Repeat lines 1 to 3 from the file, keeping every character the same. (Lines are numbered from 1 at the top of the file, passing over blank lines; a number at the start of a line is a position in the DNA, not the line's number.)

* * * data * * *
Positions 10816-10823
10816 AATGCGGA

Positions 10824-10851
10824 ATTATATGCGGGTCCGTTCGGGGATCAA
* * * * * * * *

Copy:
Positions 10816-10823
10816 AATGCGGA

Positions 10824-10851